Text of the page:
Cosigning is a legal agreement between two people, where one person agrees to be legally responsible for someone else’s debt. It is a common practice for people who are unable to get credit on their own, such as students or those with bad credit. While cosigning can help someone get the credit they need, it also carries with it a certain level of risk for the cosigner. In this article, we will look at the risks of cosigning and what legal remedies may be available if the person you cosigned for fails to pay.
Overview of Cosigning
Cosigning is when one person agrees to be legally responsible for someone else’s debt. In most cases, the cosigner agrees to guarantee the full amount of the loan or credit agreement. This means that if the primary borrower does not make payments, the cosigner is responsible for paying off the debt. In addition, the cosigner is responsible for any late fees or other costs associated with the loan.
Cosigning is a common practice for people with bad credit or those who are unable to get credit on their own. By cosigning for someone, the cosigner is helping the primary borrower to get the credit they need. However, it is important to understand the risks that come with cosigning before agreeing to do so.
Risks of Cosigning and Legal Remedies
One of the risks of cosigning is that if the primary borrower fails to make payments, the cosigner is legally responsible for the debt. This means that the cosigner can be held liable for the full amount of the loan, including any late fees or other costs associated with it. In addition, the cosigner’s credit score can be negatively affected if the primary borrower fails to pay.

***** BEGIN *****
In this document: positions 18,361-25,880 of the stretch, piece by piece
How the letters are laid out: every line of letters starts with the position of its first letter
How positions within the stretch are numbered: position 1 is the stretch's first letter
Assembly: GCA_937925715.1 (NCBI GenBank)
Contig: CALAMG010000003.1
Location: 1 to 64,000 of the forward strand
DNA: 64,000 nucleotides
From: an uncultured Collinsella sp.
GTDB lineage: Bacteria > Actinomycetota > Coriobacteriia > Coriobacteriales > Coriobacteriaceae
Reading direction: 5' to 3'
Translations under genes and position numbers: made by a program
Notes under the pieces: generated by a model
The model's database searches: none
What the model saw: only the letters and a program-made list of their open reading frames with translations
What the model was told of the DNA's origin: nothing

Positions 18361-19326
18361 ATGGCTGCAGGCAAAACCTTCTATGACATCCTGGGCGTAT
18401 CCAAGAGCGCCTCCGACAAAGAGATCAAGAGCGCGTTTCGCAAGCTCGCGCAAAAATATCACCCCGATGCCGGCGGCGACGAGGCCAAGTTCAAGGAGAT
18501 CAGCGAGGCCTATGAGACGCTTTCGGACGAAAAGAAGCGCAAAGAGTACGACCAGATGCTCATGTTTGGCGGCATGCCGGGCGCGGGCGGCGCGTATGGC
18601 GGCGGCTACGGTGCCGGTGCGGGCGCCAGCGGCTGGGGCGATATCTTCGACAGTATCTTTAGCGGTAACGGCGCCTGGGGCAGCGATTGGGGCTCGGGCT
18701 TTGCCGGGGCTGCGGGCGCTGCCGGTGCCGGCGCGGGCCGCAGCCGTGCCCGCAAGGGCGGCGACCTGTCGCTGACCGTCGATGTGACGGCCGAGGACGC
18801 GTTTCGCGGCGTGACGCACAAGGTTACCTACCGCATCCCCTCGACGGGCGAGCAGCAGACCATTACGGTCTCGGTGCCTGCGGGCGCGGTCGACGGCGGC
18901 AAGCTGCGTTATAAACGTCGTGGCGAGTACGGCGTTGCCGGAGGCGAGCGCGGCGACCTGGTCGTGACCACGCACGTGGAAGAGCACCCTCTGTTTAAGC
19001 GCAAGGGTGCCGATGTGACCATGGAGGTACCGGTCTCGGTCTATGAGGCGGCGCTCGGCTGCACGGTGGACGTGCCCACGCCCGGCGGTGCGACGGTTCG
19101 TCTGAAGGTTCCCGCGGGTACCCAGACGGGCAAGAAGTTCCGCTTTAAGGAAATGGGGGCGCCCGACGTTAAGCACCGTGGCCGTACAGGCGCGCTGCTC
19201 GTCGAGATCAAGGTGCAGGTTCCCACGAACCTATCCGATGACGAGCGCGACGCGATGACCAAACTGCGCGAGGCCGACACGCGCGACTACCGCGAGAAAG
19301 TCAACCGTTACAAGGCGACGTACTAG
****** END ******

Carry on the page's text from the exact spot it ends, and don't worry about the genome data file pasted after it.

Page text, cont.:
Fortunately, there are legal remedies available for cosigners who are stuck with a debt that they did not agree to. The cosigner may be able to sue the primary borrower for breach of contract if they fail to make payments on the loan. This can be a lengthy and expensive process, but it may be the only way to get out of the debt.
In addition, the cosigner may be able to file a lawsuit against the lender if they did not properly disclose the risks of cosigning. The cosigner may also be able to negotiate with the lender to have the debt removed from their credit report if the primary borrower fails to make payments.
Cosigning can be a helpful way for someone to get the